Learning has changed with technology, and the 21st century challenges are not easy to address, especially in education; however, it is essential to understand the way of a world where technology rules and to look forward to adapt to the changes in order to provide quality education and prepare students to be successful. Therefore a shift is required, teachers need to become facilitators and turn the classroom into a learning studio in which students design their own pathways to knowledge, understanding they are teaching for the future, not for the past. Therefore there is the need to understand what is happening in culture, and what is happening in this new age of information (Rankin, 2011).
The fact is that technology is changing exponentially and therefore changing the culture, from a systemic perspective, includes a change in all the systems and subsystems. Consequently educational systems are changing, and learning is so, because it is dialectic, interconnected and subjective.
According to Rankin (2011), in the cycle of technological change, as new technologies become successful (innovation), then a new culture forms around the technology (building), after a new problem appears (solidifying) and finally new technologies appear threatening the system (destabilizing). In this age, it seems so that teachers are in the destabilizing phase as students are moving towards innovation.
Students as 21st century learners consume, participate, create and innovate through the human-computer interaction (HCI) artifacts (computers, tablets, smartphones) into real situations, solving real world problems.
They are operating together and creating community to change culture as technology is more:
  • Portable
  • Mobile
  • Accessible
  • Standardized
  • Differentiated
  • Interconnected

However, what is it that educators need to understand about learning in the 21st century? Rankin (2011) highlights that information is instantly available at one click, however it is important if it is relevant in context. Therefore what is needed is not to teach about information but to teach information models for when information changes so we know how to apply the models in particular contexts.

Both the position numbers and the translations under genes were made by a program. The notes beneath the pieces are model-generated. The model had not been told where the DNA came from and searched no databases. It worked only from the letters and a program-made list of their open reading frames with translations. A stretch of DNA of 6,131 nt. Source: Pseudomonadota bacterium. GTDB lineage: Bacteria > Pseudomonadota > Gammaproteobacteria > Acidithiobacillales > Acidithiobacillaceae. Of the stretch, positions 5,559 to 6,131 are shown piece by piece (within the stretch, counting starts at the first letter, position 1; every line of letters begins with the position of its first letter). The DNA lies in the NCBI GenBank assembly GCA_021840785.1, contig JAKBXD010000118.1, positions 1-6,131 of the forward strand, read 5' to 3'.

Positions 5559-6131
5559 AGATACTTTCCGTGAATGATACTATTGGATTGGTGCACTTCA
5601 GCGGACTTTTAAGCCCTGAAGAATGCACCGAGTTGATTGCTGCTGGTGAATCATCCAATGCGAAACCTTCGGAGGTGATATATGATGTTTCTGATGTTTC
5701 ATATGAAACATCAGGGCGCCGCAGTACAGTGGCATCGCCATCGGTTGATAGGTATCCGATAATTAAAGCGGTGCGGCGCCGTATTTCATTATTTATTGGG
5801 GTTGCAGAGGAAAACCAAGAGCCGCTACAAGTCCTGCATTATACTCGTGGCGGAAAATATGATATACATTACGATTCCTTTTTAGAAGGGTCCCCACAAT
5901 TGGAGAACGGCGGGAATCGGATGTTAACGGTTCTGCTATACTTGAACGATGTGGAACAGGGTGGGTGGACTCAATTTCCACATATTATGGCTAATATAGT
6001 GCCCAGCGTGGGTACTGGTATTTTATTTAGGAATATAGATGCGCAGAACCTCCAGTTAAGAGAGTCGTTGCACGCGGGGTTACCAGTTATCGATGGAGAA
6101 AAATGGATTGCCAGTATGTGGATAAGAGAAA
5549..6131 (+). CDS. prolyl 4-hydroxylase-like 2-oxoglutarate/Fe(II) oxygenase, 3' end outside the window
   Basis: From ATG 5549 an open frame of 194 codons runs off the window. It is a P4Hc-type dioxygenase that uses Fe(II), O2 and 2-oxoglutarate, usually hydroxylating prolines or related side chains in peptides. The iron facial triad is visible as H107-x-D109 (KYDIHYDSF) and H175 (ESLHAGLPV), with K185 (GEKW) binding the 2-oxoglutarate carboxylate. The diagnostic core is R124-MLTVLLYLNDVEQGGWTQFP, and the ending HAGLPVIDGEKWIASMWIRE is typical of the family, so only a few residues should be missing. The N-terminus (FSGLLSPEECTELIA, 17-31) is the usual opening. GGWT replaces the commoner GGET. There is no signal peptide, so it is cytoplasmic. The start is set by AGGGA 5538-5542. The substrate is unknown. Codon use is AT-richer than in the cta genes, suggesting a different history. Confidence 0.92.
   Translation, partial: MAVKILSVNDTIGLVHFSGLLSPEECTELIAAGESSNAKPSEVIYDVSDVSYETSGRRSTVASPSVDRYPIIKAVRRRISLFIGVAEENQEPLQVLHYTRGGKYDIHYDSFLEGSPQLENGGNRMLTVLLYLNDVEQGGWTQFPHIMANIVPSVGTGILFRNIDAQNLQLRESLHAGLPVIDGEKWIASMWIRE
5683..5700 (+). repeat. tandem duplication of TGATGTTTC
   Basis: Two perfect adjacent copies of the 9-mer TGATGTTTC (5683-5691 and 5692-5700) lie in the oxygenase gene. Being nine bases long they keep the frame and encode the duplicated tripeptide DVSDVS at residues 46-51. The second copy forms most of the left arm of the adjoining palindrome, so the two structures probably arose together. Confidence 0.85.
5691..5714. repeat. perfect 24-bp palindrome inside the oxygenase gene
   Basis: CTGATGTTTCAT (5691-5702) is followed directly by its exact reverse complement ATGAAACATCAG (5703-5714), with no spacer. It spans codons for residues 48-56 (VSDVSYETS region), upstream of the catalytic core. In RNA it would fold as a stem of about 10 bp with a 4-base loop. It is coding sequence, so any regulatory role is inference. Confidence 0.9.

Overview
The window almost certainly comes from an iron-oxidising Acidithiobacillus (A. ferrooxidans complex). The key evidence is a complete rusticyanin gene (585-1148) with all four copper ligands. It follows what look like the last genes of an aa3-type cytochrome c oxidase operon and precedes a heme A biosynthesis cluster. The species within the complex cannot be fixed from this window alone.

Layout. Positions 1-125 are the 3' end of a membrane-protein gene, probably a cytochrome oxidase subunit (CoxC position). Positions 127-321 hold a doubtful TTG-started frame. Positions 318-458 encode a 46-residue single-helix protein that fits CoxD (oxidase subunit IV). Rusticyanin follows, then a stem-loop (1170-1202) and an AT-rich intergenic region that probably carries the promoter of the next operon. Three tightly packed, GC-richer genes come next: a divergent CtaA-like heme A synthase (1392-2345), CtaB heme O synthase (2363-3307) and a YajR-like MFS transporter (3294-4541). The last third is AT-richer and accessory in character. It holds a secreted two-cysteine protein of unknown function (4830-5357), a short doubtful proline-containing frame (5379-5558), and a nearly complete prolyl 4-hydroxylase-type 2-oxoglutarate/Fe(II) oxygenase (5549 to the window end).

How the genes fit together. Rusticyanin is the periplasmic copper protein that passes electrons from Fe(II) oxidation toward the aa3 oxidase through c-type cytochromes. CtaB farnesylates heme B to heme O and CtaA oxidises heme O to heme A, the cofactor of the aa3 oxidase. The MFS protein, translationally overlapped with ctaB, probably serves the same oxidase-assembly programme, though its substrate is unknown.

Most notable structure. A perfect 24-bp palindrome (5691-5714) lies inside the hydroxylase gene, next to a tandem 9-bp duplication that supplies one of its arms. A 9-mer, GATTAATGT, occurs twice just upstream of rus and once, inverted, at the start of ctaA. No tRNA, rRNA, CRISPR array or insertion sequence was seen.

This change in culture involves everything, in the case of educators, is both the way they understand education and the way they understand the world.
There are many opportunities to go the way of the 21st century and to make the correct decisions for improvement and updating. Educators need to move the way of innovation through strategies and methodologies, plus adopting the new technologies and learning about them as they appear and are used in education. They need to create a laboratory in order to turn teaching with HCI artifacts towards consuming and creating technology products. Educators need to adopt a new role into the system.

Mobile Learning at ACU


Beers, S. (2011). Teaching 21st Century Skills: An ASCD Action Tool. Alexandria, Virginia: ASCD.Rankin, W. (2011, January 25). Next Wave Mobility & the 3 Ages of Information [Video]. Retrieved January 7, 2013, from You Tube:

Assignment 7, #EDC601

Friday, May 24, 2013

Creating an Advertisement

I decided to use this photograph because I love this brand, which I even use in the mild weather of Mexico City. My target audience is any consumer who likes cold weather or does not, but still wants to use high technology cold weather clothes. My message is to use this brand through a funny presentation that might call the attention of costumers and make them smile.

Assignment 7